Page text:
TO: Alec Soth worked with Brad Zellar to create a series of stories, but for his Songbook exhibition he stripped the project of text. Similarly, he wanted to see how the images live separate from the text, and what kind of life they take on. He was interested in the lyricism inherent in the image, minus the backstory. He also spoke about how the viewer is able to bring something to the image, whereas when one reads a story that is illustrated, perhaps with an image, then there’s limitation there.
EB: Well I always bristle at the word illustration. I think pictures should never be illustrations, they should be their own entity and they should compliment the text. And if something is extremely well described in the text, which often in The New Yorker it was, you don’t need to see it anymore. Then the reader can create the image.
TO: In an interview, you mentioned Tina Brown treated images and text as equals.
EB: She did. She had no prejudice. I think David Remnick liked photography, but he is a word editor and his first love is the word. He's not against photography, but I think if a choice had to be made it was clear what the choice was. But for Tina, especially at Vanity Fair, I think it was easier because she liked to sort of throw it up in the air. If the pictures were good and the text was lousy, she ran a lot of pictures and a short text. At Vanity Fair there was more space for that, it was a different magazine than The New Yorker. I think it was actually a great challenge to figure out how to integrate pictures in The New Yorker; a magazine that’s so well known for it's literary content, for the words.
TO: You were instrumental in bringing images to The New Yorker early on.
EB: Well when Tina came to The New Yorker her charge was to rejuvenate the magazine and bring it into the late '80s, early '90s, and I think what she did was actually brilliant. She asked [Richard] Avedon to be the photographer and for a while he was the only one. But then you have a little bit of a problem if you have only one photographer. When I joined The New Yorker it functioned more like a traditional magazine. I think it was really smart to have someone like Avedon introduce photography in the magazine. But there was still revolt, some writers and readers didn’t like photography [in the magazine]. I even remember in the beginning when there was photography and people asked what I did, and I told them, they said “Is there photography in The New Yorker?”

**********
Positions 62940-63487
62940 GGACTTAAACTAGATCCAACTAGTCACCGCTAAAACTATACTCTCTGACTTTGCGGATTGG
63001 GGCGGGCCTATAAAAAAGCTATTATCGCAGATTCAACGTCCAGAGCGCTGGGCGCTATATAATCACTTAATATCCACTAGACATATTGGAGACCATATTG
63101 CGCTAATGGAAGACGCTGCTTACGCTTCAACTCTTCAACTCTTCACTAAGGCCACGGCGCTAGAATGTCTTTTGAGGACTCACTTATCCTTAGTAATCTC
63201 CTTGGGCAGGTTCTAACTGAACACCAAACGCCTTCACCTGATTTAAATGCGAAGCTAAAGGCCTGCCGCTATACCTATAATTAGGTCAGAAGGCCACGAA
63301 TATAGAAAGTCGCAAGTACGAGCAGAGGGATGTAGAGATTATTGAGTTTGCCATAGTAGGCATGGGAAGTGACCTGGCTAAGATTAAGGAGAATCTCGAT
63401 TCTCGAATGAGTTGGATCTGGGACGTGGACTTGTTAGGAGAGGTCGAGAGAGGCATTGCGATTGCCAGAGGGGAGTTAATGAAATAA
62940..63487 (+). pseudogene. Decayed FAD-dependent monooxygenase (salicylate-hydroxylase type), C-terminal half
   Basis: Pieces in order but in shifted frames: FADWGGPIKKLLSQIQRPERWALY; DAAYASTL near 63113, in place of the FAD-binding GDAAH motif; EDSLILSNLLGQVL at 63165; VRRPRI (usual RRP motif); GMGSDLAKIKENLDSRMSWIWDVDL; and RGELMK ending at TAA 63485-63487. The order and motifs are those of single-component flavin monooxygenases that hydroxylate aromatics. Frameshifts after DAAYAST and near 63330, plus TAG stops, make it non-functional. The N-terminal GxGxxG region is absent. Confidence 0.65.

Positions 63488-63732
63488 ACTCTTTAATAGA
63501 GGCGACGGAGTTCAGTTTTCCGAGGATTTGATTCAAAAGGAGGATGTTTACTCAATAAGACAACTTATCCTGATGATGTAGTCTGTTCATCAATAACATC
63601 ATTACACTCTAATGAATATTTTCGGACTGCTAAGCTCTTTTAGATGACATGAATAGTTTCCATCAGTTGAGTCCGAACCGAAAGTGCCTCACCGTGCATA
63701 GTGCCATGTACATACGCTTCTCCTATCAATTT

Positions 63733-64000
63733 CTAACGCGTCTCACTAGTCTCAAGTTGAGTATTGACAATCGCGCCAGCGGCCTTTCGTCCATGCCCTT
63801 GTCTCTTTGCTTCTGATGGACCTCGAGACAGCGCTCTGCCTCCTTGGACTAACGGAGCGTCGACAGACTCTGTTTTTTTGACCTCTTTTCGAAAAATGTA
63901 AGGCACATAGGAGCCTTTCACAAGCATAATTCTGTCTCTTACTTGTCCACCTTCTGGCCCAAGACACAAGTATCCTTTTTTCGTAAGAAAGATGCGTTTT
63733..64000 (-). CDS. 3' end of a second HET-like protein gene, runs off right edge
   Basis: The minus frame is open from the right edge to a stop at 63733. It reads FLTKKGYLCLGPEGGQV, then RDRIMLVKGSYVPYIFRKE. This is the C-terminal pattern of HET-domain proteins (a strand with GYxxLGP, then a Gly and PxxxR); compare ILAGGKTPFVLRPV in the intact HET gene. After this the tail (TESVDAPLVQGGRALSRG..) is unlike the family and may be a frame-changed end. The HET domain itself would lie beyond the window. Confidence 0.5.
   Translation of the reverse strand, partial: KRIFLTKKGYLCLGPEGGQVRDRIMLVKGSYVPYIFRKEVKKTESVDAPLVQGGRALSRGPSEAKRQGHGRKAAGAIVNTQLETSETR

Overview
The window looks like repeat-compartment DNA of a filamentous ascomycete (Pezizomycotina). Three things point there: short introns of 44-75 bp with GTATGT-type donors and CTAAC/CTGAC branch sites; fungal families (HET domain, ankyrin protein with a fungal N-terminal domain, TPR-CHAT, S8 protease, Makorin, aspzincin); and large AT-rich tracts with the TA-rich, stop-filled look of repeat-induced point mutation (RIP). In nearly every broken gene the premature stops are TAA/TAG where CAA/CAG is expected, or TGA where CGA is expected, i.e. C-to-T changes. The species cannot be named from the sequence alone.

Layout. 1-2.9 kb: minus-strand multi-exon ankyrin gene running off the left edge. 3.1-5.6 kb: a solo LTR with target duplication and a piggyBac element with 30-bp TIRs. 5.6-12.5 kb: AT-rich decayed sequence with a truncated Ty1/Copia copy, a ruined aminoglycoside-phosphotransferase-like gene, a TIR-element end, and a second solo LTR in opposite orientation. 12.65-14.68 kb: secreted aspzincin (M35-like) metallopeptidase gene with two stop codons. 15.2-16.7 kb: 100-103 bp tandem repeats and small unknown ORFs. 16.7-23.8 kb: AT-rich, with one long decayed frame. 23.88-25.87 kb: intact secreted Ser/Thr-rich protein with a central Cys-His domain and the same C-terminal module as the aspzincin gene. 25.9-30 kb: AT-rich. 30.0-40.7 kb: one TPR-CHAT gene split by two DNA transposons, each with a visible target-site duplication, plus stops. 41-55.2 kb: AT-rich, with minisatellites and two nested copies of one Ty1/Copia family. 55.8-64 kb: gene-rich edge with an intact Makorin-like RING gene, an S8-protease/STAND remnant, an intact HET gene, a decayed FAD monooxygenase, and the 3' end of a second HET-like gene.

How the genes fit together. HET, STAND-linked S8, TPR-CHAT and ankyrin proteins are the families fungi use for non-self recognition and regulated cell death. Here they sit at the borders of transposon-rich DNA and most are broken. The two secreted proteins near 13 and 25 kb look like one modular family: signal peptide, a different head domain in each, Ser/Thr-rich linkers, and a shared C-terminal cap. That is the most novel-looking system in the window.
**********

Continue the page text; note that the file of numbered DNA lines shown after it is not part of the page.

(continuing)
TO: And what about the inverse, how do you feel about introducing text into imagery? For example, in the show, aside from one piece, there’s the absence of text. In fact Jesse Chun stripped away the text from her passport images. How do you feel about using text in image making?
EB: It depends. If you use text, you use it; if it works, it works. I think it’s more about the ideas; you start with ideas and develop ideas and then you can develop it in many different ways. You strip away and you add to it. Having worked with words and pictures for 35 years I was in that world and saw a lot of art. My professional work was all words and pictures, and how to put them together. [At The New Yorker], we would read the piece of fiction and then we would all sit together and make a list of ideas or details and then look for mostly fine art photography.
TO: So the picture was freed from the responsibility to document, and into the ephemeral?
EB: Yes that was the furthest it moved away. Actually it has changed now, but I think you have to have change. Even so I was very sad when the images went away in The New Yorker for the fiction. But things have to move on, right?
TO: You seem to be comfortable with change. Martin Schoeller said you were a wonderful mentor to him. Can you talk about the relationship of the photo director or curator to the photographer or artist?